BackgroundCurrent automated forest investigation is facing a dilemma over how to achieve high tree- and plot-level completeness while maintaining a high cost and labor efficiency. This study tackles the challenge by exploring a new concept that enables an efficient fusion of aerial and terrestrial perspectives for digitizing and characterizing individual trees in forests through an Unmanned Aerial Vehicle (UAV) that flies above and under canopies in a single operation. The advantage of such concept is that the aerial perspective from the above-canopy UAV and the terrestrial perspective from the under-canopy UAV can be seamlessly integrated in one flight, thus grants the access to simultaneous high completeness, high efficiency, and low cost.ResultsIn the experiment, an approximately 0.5ha forest was covered in ca. 10min from takeoff to landing. The GNSS-IMU based positioning supports a geometric accuracy of the produced point cloud that is equivalent to that of the mobile mapping systems, which leads to a 2-4cm RMSE of the diameter at the breast height estimates, and a 4-7cm RMSE of the stem curve estimates.ConclusionsResults of the experiment suggested that the integrated flight is capable of combining the high completeness of upper canopies from the above-canopy perspective and the high completeness of stems from the terrestrial perspective. Thus, it is a solution to combine the advantages of the terrestrial static, the mobile, and the above-canopy UAV observations, which is a promising step forward to achieve a fully autonomous in situ forest inventory. Future studies should be aimed to further improve the platform positioning, and to automatize the UAV operation.
  • Wang, Yunsheng; Kukko, Antero; Hyyppä, Eric; Hakala, Teemu; Pyörälä, Jiri; Lehtomäki, Matti; El Issaoui, Aimad; Yu, Xiaowei; Kaartinen, Harri; Liang, Xinlian; Hyyppä, Juha (Springer Singapore, 2021)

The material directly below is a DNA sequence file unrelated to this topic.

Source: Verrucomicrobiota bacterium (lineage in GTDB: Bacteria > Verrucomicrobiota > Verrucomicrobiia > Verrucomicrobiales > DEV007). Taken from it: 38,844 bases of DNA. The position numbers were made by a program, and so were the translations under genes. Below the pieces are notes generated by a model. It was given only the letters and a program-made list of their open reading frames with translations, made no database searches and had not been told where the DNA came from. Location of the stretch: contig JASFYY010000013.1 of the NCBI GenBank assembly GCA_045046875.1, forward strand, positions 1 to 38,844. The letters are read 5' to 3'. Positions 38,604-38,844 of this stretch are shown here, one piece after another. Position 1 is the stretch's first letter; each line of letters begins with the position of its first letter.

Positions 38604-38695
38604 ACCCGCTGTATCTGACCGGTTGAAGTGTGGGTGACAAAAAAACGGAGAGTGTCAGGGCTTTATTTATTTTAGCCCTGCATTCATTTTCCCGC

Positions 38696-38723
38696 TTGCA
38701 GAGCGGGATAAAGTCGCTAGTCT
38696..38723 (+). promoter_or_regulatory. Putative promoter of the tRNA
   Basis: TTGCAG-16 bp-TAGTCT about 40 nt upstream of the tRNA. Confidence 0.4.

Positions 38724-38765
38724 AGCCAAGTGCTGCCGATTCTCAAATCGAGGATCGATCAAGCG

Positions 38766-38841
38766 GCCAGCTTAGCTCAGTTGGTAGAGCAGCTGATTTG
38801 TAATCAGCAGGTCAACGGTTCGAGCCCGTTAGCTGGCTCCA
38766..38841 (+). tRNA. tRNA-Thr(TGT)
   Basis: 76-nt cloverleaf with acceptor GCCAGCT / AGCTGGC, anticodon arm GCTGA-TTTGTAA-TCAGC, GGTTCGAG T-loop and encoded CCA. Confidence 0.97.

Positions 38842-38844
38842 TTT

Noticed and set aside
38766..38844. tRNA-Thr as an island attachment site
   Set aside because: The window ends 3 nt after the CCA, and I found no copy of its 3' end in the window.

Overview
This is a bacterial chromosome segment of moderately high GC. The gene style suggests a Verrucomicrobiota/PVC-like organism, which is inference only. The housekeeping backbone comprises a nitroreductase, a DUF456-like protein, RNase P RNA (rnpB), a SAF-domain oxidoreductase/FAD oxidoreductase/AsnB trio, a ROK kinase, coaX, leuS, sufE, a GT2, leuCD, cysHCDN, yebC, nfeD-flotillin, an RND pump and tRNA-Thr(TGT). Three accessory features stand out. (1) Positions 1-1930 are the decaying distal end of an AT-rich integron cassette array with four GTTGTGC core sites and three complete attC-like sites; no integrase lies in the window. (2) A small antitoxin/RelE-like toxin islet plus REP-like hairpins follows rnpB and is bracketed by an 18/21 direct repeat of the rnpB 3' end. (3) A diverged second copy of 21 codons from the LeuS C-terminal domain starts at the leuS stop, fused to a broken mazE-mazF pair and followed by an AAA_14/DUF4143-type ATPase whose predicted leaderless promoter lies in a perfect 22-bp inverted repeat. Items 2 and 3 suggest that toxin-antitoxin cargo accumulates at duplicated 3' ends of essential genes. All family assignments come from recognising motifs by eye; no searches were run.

Abstract Background Current automated forest investigation is facing a dilemma over how to achieve high tree- and plot-level completeness while maintaining a high cost and labor efficiency. This study tackles the challenge by exploring a new concept that enables an efficient fusion of aerial and terrestrial perspectives for digitizing and characterizing individual trees in forests through an Unmanned Aerial Vehicle (UAV) that flies above and under canopies in a single operation. The advantage of such concept is that the aerial perspective from the above-canopy UAV and the terrestrial perspective from the under-canopy UAV can be seamlessly integrated in one flight, thus grants the access to simultaneous high completeness, high efficiency, and low cost. Results In the experiment, an approximately 0.5 ha forest was covered in ca. 10 min from takeoff to landing. The GNSS-IMU based positioning supports a geometric accuracy of the produced point cloud that is equivalent to that of the mobile mapping systems, which leads to a 2–4 cm RMSE of the diameter at the breast height estimates, and a 4–7 cm RMSE of the stem curve estimates. Conclusions Results of the experiment suggested that the integrated flight is capable of combining the high completeness of upper canopies from the above-canopy perspective and the high completeness of stems from the terrestrial perspective. Thus, it is a solution to combine the advantages of the terrestrial static, the mobile, and the above-canopy UAV observations, which is a promising step forward to achieve a fully autonomous in situ forest inventory. Future studies should be aimed to further improve the platform positioning, and to automatize the UAV operation.